He is winning out against more stifling conservatism and is not afraid to take on the elite. Corruption is being stamped out, starting with members of the extended royal family, who were detained at the Ritz Carlton. The crown prince’s approach is popular among Saudis I have spoken to. “If you want to clean the stairs, you start at the top,” said one.

The kingdom is an essential ally for Great Britain and the visit succeeded in showing the crown prince that we want to turbo-charge our relationship with the Kingdom and help him succeed in reforming his country.

But it is the Saudi-US relationship that will be the defining one for his leadership – and the 20-day duration of his stay is a clear marker of the importance he places on it. In Donald Trump, the crown prince has found a natural ally who shares his strategic priorities for the Middle East: containing Iranand defeating terrorism and religious extremism in all in forms, including the Muslim Brotherhood.

These shared objectives will bring the Kingdom and the US closer than ever before, an alliance that will not be undermined by US concern over either the Qatar dispute or the Yemen intervention. Now that John Bolton is National Security Adviser and Mike Pompeo Secretary of State, Mr Trump will have space to follow his hawkish instincts to the full. Nor will Congress provide a block. The Senate voted down a resolution brought forward by Bernie Sanders last week to stop US support for Saudi operations in Yemen.

Indeed, seeing Mr Trump with the crown prince reminded me of the meeting between the founder of Saudi Arabia, King Abdulaziz ibn Saud (the crown prince’s grandfather) and former president Franklin Roosevelt in February 1945, on board USS Quincy in the Suez Canal. Back then, the terms of the relationship were clear: Saudi oil for American security. Defence is still a critical part of the relationship (as the $12.5bn arms sales on Mr Trump’s picture board showed when they met) but the terms of the relationship are now broader. Prince Mohammed needs American support to modernise the kingdom and move the Saudi population from being consumers to producers.

His plan will set the course for the modern development of Saudi Arabia well beyond 2030 and perhaps for the next half-century. His time in London and the US has shown the world he has the willing allies he needs to make it a reality.

Leo Docherty is the MP for Aldershot and a member of the defence committee in the House of Commons.

This article was first published The National

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Vision 2030


Time: April 01, 2018

The economy of Saudi Arabia is one of the largest in the Middle East and in the top twenty globally. Over the past 25 years, the Saudi economy has grown by an average of more than four per cent annually, contributing to the creation of millions of new jobs. However, in order to preserve and augment this growth for future generations, the Saudi economy is undergoing a process of diversification and reform.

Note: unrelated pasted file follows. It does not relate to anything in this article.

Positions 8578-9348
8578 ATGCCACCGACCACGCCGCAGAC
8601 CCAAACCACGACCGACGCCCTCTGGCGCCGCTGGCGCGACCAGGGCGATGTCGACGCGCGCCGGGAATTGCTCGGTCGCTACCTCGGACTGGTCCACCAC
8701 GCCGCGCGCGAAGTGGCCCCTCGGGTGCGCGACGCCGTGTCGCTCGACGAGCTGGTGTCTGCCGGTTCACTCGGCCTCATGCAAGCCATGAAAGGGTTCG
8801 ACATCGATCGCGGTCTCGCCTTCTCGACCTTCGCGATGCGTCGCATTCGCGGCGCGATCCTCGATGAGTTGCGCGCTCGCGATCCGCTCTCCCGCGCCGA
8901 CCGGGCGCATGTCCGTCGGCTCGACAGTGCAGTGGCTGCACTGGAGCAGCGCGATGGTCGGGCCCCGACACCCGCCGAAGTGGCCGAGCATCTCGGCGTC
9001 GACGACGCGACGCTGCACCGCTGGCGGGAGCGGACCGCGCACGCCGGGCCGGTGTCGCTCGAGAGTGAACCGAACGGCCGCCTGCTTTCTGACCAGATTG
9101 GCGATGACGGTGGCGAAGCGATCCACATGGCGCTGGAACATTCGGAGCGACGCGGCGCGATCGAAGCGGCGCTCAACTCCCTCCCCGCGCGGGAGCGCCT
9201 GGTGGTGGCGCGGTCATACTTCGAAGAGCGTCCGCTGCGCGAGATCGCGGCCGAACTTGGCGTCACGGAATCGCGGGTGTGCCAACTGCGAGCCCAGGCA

In April 2016, the Kingdom launched Vision 2030, a plan to help reduce Saudi Arabia’s dependence on oil revenue. Vision 2030, is an ambitious yet achievable blueprint, which expresses the country’s long-term goals and expectations for its economy. Chief among its goals is the increase of non-oil government revenue through added investments, the development of unexploited assets and the implementation of structural reforms. The ongoing privatization of state-owned assets will bring in new and more diverse revenues for the government and new initiatives will open up the country for further investment and business. Such efforts are designed to enhance financial resources and economic stability, which will, in turn, be reinvested for long-term impact.

The blueprint also aims to increase foreign direct investment and the private sector contribution of gross domestic product. To aid this process, measures are being introduced to improve the business environment, to restructure the economic cities, to create special zones and to deregulate the energy market to make it more competitive.

One of the main ambitions of Vision 2030 is the aim to transform Saudi Arabia into a global investment powerhouse. The Kingdom holds strong investment capabilities, which will be harnessed to stimulate the economy and diversify revenues. The investment activities being undertaken by PIF sit at the heart of this goal, acting as an essential vehicle for diversifying government resources and the economy.